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Rightly or wrongly, one of the things the Pittsburgh Pirates are most noted for is being frugal.

The Pirates’ player payroll annually ranks among the lowest in Major League Baseball. No team had a smaller payroll at the end of the 2021 season than the Pirates’ $47 million and that number could be lower when next season begins.

That is the why the Pirates’ shuffling of catchers prior to MLB imposing a lockout Dec. 2 seemed somewhat baffling.

The Pirates traded Jacob Stallings, who won the National League Gold Glove this year, to the Miami Marlins for three players, including right-hander Zach Thompson and two minor leaguers on Nov. 29.

Stallings is eligible for salary arbitration and projected to make approximately $2.5 million in 2022.

Two days later, the Pirates signed free agent Roberto Perez to a one-year, $5-million contract. Perez won two American League Gold Gloves while playing for Cleveland in 2019 and 2020 but was limited to 44 games in 2021 because of injuries.

It seems incongruous that the low-budget Pirates would trade the best defensive catcher while theoretically adding $2.5 million to their payroll. However, general manager Ben Cherington had his reasons for making the move, spurred in part by the Marlins’ persistent pursuit of Stallings.

“We were approached to the point where we started to look at, could we maintain strength at the position and gain young talent at the same time?” Cherington said. “We worked through that sort of on parallel fronts and ultimately felt like, if we could do both, then it fit with what we’re trying to do as an organization.

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“That just made sense for us, even if it was hard. In this case, you know, it was hard because we respect Stalls. But, as we talked about before, we’ve got to be disciplined about adding players and adding talent however we can and as much as we can. We care about having strength behind the plate as we grow this team and help our own pitchers grow. I feel like we’re able to accomplish both with this trade even if, even if it was hard to do. It’s not supposed to be easy.”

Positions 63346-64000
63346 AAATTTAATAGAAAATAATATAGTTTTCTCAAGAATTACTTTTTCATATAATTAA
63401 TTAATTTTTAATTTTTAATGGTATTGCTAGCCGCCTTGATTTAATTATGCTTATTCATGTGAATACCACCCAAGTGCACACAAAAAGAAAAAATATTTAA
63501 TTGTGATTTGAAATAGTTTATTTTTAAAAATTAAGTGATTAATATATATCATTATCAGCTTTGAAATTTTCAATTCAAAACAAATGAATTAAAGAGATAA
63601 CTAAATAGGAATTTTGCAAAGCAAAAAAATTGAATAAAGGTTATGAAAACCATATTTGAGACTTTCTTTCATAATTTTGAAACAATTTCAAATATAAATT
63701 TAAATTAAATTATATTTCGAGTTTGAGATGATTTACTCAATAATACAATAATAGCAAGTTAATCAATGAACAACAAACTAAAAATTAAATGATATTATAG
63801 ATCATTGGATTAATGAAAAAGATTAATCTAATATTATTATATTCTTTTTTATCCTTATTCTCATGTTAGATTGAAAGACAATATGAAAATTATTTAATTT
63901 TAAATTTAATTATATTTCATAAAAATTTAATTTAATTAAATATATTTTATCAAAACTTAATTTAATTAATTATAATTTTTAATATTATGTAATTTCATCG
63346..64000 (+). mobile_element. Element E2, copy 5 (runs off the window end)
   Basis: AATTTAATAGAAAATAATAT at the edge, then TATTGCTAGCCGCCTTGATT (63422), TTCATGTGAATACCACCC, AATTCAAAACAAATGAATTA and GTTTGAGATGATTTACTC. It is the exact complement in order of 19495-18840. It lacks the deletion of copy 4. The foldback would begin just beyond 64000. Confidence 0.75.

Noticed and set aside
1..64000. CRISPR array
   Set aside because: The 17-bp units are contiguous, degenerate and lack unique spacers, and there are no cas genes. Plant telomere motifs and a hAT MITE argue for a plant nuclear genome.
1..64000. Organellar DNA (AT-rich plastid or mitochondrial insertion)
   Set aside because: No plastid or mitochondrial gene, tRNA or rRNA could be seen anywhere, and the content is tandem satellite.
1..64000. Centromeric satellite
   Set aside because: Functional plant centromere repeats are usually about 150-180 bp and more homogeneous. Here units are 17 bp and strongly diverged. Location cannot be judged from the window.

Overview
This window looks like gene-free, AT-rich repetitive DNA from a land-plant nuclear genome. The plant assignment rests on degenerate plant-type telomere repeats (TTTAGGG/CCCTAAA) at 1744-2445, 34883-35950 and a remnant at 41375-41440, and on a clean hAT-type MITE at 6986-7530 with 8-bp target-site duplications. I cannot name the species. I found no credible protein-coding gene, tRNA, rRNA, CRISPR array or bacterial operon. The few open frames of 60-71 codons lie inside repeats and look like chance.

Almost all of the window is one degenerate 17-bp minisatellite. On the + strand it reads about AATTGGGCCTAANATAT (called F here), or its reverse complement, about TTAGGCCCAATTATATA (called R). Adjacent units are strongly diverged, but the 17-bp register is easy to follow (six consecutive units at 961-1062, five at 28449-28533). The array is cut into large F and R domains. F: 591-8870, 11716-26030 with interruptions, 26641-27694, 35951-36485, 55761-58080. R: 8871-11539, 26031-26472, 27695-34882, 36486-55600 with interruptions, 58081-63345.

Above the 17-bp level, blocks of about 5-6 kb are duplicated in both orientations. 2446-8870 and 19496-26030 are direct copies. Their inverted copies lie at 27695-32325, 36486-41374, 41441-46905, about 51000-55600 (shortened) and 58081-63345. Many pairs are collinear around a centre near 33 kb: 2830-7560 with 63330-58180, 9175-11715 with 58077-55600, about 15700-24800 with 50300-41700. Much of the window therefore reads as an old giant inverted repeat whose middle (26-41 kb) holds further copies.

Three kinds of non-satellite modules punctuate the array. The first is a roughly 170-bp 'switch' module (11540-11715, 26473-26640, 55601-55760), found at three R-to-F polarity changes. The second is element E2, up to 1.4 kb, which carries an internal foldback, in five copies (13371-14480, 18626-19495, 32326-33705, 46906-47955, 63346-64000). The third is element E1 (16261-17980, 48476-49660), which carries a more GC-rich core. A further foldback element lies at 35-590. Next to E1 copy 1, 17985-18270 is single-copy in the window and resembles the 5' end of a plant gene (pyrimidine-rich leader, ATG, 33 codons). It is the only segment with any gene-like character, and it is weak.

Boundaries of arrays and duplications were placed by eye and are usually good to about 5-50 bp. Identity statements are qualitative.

The Pirates began a major rebuilding project following the pandemic-shortened 2020 season in which they had the worst record in the major leagues at 19-41. Since then, the Pirates have dealt almost every veteran player of any value for younger talent.

The Stallings’ trade is in line with all the other moves. And, in a sense, the Pirates felt it was worth spending an extra $2.5 million to acquire the three players from the Marlins.

At 28 years old, Thompson does not exactly fit a youth movement. However, the Pirates need someone to eat innings next season and Thompson had a solid rookie year with the Marlins in 2021 with a 3-7 record and 3.26 ERA in 14 starts and 12 relief appearances.

The minor leaguers in the deal were righty Kyle Nicolas and outfielder Connor Scott, both 22. Nicolas finished last season at the Double-A level in his first year of professional baseball while Scott spent 2021 in high-A.

Nicolas is considered the better prospect even though Scott was the Marlins’ first-round draft pick in 2018, selected 13th overall. Nicolas, the Marlins’ second-round choice last year, shined after being promoted to Double-A, going 3-2 with a 2.52 ERA in eight starts for Pensacola.

“He’s a big, physical right-hander with a really good fastball/slider (combination),” Cherington said.

Scott has hit just .253 with 16 home runs in three pro seasons but Cherington is intrigued by his first-round pedigree.

“We’re excited about getting to work with him, frankly, and getting him in our hitting program,” Cherington said. “We hope there’s some untapped potential.”

Almost lost in the Pirates’ constant talk about their farm system is the major league club. Pittsburgh went 61-101 this year and finished last in the NL Central for a third straight season.

Will swapping Stallings for Perez be help? It sure seem questionable on the surface.

Stallings led the major leagues with 21 defensive runs saved in 2021 while Perez graded out at minus 1. Furthermore, Stallings had a .246 batting average and eight home runs in 112 games while Perez hit just .149 with seven homers.

Both are 32 years old.

“He’s an excellent defender,” Cherington said of Perez before the lockout. “He’s coming from an organization that has done a great job and one that we admire, in terms of its pitching development and pitching infrastructure. He’s known as a fierce competitor, passionate. He comes from a long line of great Puerto Rican catchers, so continue that tradition. There’s pop in the bat.”

Source: Forbes

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